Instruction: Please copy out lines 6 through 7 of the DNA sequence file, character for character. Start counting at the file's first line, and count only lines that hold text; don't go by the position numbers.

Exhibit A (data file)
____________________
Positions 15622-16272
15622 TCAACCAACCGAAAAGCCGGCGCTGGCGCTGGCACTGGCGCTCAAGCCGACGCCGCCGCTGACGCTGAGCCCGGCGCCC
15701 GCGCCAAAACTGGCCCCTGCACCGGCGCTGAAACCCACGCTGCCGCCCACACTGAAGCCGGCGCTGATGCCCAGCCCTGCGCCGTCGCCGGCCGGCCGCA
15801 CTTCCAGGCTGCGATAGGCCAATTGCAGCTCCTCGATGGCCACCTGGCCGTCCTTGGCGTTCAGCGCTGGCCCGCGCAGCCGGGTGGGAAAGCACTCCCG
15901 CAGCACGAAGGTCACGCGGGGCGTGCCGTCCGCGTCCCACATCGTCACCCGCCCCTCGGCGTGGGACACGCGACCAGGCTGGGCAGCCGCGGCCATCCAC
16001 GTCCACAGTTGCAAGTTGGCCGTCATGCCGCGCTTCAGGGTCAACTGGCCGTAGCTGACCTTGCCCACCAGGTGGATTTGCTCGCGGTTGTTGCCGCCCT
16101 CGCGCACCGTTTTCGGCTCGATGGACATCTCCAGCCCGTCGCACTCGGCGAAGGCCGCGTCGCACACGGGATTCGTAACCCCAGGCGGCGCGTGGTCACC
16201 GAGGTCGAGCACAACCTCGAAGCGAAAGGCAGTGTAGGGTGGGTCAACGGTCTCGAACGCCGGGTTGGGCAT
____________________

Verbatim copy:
16001 GTCCACAGTTGCAAGTTGGCCGTCATGCCGCGCTTCAGGGTCAACTGGCCGTAGCTGACCTTGCCCACCAGGTGGATTTGCTCGCGGTTGTTGCCGCCCT
16101 CGCGCACCGTTTTCGGCTCGATGGACATCTCCAGCCCGTCGCACTCGGCGAAGGCCGCGTCGCACACGGGATTCGTAACCCCAGGCGGCGCGTGGTCACC